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WEB POSTED12-05-2000
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Fear of a Black Jesus
by Rev. Paul Scott
-Guest Columnist-

It is recorded in the scriptures that "ye shall know the truth and the truth shall make you free." Therefore, one can surmise that if one does not know the truth: one can never be free and in order to keep one enslaved, one must merely withhold the truth.

The issue of the color of Jesus (whom we refer to in the Hebrew name of Yeshua) has always been a controversial topic in this country, evoking strong passions both pro and con. With the demographic makeup of America becoming more culturally diverse, many people are questioning the Euro-centric religious icons that America has cherished since she was founded.

The Euro-centric icons are especially problematic for the millions of descendents of slaves, whose owners saw no contradiction between being "good" Christians on Sunday morning and gathering for a hanging on Sunday afternoon. The legacy of this contradiction is so strong that even today many in the white community refuse to even contemplate the idea that the Jesus whom they serve was the same color of the people that their forefathers put in chains.

This has produced what is referred to as the "Fear of a Black Jesus" syndrome. The evidence of Jesus (Yeshua) being Black is overwhelming. Many in the Black community believe that the Messiah was an African because of the area of the world in which he lived. The so-called Middle East is actually part of Africa divided from the rest of the continent by the man made Suez Canal. We believe that the Jews living in this area two thousand years ago were people of color as it would have been virtually impossible for anyone to live in Northern Africa and have a pale complexion.

Scripturally speaking, the Messiah is referred to in the books of Daniel and Revelation as having "feet like brass and hair like wool." This description is believed by many Christians to be the description of Jesus.

The image of Jesus (Yeshua) that is in many homes and churches is not historically correct but came out of the minds of European artists such as Michelangelo, who was commissioned in 1505 by Pope Julius II to paint certain biblical pictures. We believe that these pictures were used to justify the African Holocaust (the trans-Atlantic slave trade) and to create an inferiority complex in African people that would be passed down from generation to generation.

The effect of this image being so devastating that even after the physical chains of slavery were removed, the mental chains would still be in place, causing some Black Americans, even in the 21st century to reverence the white man as God. We have been taught since birth that nothing good could come out of Africa and that African people have not contributed anything to humanity, worthwhile. Therefore, it is impossible for some to conceptualize the Messiah being African.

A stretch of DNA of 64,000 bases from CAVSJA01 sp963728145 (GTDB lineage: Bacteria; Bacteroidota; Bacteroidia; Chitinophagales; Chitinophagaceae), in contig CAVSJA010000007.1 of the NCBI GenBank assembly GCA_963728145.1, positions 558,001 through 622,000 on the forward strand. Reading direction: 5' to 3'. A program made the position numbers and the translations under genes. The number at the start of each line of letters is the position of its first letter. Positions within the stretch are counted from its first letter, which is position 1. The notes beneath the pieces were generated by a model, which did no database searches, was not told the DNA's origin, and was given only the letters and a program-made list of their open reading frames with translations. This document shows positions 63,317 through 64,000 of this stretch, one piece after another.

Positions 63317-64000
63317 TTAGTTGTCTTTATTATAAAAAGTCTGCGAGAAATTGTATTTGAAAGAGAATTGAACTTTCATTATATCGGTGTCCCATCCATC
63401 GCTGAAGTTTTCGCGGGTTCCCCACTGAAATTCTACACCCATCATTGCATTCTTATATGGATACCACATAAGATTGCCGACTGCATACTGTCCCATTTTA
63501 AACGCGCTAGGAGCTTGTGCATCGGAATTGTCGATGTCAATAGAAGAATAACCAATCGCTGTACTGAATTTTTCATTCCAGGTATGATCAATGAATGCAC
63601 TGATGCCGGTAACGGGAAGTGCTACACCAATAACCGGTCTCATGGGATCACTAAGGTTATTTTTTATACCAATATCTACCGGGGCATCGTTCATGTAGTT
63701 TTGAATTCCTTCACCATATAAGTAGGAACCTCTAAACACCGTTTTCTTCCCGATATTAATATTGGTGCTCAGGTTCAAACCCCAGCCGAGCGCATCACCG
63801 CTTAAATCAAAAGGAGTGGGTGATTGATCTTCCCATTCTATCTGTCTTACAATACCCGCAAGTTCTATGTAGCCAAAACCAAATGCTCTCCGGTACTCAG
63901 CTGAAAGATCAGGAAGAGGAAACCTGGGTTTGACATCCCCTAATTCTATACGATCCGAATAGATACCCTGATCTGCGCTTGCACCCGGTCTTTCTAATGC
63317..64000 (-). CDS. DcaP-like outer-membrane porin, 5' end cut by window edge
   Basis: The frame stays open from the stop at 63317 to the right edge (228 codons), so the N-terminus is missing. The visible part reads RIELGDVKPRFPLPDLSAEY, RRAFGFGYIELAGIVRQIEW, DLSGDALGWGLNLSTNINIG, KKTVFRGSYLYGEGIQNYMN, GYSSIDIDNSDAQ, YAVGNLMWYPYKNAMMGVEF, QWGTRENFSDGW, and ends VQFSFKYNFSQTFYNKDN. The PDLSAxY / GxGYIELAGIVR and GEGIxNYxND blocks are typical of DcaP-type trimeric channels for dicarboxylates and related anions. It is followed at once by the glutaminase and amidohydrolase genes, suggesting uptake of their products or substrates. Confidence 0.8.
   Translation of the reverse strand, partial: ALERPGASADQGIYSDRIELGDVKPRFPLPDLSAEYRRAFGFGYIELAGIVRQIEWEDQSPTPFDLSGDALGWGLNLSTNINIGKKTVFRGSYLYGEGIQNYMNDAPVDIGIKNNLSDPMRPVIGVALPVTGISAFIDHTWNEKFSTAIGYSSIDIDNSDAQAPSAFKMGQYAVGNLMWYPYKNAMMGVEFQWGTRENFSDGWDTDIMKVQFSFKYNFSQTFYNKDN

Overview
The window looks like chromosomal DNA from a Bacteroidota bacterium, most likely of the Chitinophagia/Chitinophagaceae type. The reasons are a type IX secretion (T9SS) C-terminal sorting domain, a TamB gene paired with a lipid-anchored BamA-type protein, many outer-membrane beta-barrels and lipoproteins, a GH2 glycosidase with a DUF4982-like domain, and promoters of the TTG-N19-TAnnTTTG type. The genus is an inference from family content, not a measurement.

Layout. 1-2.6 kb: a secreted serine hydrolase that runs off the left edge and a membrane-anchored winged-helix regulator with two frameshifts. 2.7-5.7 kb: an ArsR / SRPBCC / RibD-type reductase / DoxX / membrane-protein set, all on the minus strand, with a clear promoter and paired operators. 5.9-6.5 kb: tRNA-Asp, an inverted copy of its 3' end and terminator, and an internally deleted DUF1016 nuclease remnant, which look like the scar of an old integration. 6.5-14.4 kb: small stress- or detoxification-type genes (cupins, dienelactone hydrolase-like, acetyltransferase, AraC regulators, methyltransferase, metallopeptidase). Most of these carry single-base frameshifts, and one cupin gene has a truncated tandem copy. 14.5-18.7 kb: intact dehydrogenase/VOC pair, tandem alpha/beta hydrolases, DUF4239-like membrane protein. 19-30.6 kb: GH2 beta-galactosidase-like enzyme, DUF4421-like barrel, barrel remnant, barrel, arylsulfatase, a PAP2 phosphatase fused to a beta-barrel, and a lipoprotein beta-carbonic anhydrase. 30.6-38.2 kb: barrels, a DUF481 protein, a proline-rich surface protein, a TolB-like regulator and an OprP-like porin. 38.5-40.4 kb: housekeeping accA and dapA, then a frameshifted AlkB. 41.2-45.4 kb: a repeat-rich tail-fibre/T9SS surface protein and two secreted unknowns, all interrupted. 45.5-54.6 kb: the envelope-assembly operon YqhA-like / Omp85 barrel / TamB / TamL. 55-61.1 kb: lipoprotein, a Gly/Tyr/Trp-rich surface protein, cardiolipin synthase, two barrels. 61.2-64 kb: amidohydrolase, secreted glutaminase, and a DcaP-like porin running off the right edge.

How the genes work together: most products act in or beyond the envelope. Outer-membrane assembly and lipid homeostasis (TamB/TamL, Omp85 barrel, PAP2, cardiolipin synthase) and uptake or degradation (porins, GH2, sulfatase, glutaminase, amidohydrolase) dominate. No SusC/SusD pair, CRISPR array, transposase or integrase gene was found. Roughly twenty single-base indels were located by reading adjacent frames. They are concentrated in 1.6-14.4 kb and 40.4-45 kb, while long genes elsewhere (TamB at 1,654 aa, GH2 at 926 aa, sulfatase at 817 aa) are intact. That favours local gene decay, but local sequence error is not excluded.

Afrikan people (the term Afrikan meaning African people of the continent as well as the Diaspora) cannot truly be free until we reject this plantation mentality/theology and embrace an Afrikan Liberation Theology.

For how can the theology that was used to enslave and persecute you on Friday, be the same one to free and resurrect you on Sunday? Was it not the Euro-centric version of Christianity that endorsed the murder and enslavement of over 100 million African people? Was it not the Euro-centric version of Christianity that put its stamp of approval on the hanging of Black men from trees? How can this possibly be that same form of Christianity that will make African Americans free ?

Many have asked why we are preaching this Afrikan Liberation Theology and why now? I ask if not now when and if not me who? Someone has to pick up the torch that has been handed down by Bishop Henry McNeal Turner, Rev. Gabriel Prosser, Denmark Vessy and Marcus Garvey. Somebody has to stand up and say that the death and destruction in the Black community is a direct result of the damage of 400 years of slavery and persecution that has been inflicted upon African people under the guise of Euro-centric Christianity.

Although, some refuse to admit this truth and others seek to hide it, as the old saying goes, "Truth crushed to the ground will rise again!"

(Rev. Paul Scott heads the New Righteous Movement, P.O. Box 3474, Durham, N.C., 27702. He gained national attention last May when he lead a protest against the CBS Jesus miniseries for their use of a white man to portray the Messiah. Rev. Scott has been quoted as saying "the image of a white man portraying the Messiah is more dangerous to Black children than gangsta rap.")

 


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